NEW analysis, commissioned by the Global Maritime Forum and conducted by Arup, projects that the maritime sector’s transition to e-fuels could support up to four million new green jobs by 2050, double the number of seafarers serving globally today.

As the backbone of the global economy – responsible for 80% of global trade – the shipping industry faces enormous pressure to rapidly decarbonise, the GMF notes. The industry is currently responsible for 3% of global CO2 emissions, equivalent to the annual emissions of Japan. In 2023, the IMO’s member states agreed an end date to fossil fuel consumption “by or around” 2050.

The new study, Green Jobs and Maritime Decarbonisation , found job creation will be seen across the three main phases of the supply chain: renewable energy generation, hydrogen production and e-fuel production.

“Achieving this target will require large volumes of scalable zero emission fuels, a significant share of which will be e-fuels based on hydrogen. Projections show that shipping’s demand for e-fuels could rapidly scale to over 500 million tonnes by 2040, rising to 600 million tonnes by 2050. Meeting such demand could require an additional 2TW of renewable energy generation capacity, and 1TW of hydrogen production capacity by 2050,” the study found.

The analysis focuses on renewable energy and fuel production linked to e-fuels, adopting an illustrative scenario where e-fuels become the energy source for international shipping. In this scenario, up to £3.2 trillion of investment is required to support the development of renewable infrastructure, hydrogen production, and fuel production facilities for e-ammonia for shipping.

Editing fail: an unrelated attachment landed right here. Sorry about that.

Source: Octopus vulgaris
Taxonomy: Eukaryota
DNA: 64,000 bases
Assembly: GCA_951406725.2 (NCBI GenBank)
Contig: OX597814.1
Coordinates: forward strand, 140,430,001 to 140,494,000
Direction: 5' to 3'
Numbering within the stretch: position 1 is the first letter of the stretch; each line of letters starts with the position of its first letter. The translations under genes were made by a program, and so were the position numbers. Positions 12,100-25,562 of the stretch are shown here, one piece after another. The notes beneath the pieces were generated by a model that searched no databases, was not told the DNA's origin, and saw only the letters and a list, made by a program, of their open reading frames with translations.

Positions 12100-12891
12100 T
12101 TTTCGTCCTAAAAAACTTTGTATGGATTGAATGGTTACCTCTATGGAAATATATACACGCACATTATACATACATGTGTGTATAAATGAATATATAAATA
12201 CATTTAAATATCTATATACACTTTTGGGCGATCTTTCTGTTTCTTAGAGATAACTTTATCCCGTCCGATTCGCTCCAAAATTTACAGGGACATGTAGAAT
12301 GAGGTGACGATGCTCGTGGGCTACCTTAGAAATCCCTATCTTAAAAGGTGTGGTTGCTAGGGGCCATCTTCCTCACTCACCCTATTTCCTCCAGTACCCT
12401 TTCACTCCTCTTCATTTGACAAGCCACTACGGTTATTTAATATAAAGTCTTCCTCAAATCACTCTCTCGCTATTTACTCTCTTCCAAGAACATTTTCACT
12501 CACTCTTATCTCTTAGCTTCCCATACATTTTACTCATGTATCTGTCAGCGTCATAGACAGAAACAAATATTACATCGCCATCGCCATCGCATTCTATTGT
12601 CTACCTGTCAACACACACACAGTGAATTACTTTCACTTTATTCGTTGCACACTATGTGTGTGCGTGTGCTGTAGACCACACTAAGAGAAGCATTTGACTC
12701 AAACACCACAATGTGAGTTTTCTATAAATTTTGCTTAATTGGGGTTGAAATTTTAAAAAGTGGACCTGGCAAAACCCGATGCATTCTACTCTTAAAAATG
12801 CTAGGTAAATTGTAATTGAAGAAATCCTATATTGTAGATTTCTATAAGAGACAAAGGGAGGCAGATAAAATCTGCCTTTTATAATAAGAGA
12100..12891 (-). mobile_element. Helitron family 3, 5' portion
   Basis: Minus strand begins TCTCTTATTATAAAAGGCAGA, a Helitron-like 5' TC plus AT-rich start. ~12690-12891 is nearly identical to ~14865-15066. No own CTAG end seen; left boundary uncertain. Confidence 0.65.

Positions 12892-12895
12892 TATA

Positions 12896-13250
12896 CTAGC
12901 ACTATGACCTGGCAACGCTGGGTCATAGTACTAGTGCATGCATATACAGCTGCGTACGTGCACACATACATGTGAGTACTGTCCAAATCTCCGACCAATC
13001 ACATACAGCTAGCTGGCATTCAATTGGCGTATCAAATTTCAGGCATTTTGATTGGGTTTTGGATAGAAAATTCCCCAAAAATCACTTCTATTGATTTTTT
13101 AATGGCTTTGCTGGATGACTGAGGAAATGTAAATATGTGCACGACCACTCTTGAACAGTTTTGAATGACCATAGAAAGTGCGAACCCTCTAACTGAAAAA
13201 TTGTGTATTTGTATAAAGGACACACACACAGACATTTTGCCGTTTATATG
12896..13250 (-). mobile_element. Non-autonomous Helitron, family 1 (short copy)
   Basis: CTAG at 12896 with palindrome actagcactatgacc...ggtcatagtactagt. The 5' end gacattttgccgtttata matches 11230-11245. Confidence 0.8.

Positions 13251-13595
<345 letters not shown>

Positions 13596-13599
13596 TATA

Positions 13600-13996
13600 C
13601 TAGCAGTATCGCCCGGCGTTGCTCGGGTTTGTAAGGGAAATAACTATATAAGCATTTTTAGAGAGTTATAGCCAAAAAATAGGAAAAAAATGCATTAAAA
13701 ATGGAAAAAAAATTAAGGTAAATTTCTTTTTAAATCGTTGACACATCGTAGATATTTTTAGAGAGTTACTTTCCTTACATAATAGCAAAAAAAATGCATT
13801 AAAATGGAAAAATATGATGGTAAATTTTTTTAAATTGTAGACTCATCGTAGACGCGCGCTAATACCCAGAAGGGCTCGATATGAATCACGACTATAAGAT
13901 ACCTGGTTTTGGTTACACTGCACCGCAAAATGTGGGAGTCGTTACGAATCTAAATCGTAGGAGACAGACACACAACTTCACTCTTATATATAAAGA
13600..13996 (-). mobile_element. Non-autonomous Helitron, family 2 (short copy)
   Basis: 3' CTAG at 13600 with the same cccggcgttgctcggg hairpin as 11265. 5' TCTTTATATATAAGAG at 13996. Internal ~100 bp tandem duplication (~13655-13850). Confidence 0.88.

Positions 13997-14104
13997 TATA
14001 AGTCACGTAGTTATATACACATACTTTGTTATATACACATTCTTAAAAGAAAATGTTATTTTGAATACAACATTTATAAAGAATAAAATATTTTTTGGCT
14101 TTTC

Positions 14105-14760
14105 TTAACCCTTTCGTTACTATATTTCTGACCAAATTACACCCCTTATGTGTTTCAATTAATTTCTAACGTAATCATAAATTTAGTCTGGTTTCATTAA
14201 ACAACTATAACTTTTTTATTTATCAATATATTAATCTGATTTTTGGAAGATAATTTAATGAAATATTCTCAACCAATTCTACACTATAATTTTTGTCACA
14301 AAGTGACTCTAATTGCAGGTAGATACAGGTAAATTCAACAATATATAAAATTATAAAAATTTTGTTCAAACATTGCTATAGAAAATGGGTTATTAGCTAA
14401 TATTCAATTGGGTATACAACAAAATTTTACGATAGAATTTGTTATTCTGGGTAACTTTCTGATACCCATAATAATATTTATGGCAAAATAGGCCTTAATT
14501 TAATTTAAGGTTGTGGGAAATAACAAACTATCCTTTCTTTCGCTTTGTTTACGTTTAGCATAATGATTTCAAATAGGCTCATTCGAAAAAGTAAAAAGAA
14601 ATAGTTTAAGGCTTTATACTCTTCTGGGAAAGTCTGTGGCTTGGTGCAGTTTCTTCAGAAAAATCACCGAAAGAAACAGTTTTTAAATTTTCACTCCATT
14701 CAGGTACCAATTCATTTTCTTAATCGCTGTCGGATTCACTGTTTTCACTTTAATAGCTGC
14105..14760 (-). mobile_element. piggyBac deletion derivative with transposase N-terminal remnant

“This significant capital investment will have a dramatic impact on the creation of green jobs across the supply chain. It also has the potential to create immense benefits to the wider economy, furthering climate action, whilst also supporting the development of renewable energy projects and the uptake of green hydrogen across other sectors,” GMF said.

Jesse Fahnestock, the Forum’s director of decarbonisation said the research marked a critical first step in exploring the fundamental role maritime decarbonisation will play in the creation of green jobs within the energy sector.

“The analysis demonstrates the sheer scale of the potential to create large numbers of highly-skilled green jobs, in this instance driven by a single fuel. Many of these jobs will also be transferable to other sectors – supporting further decarbonisation beyond shipping,” he said.

The full insight brief is available here.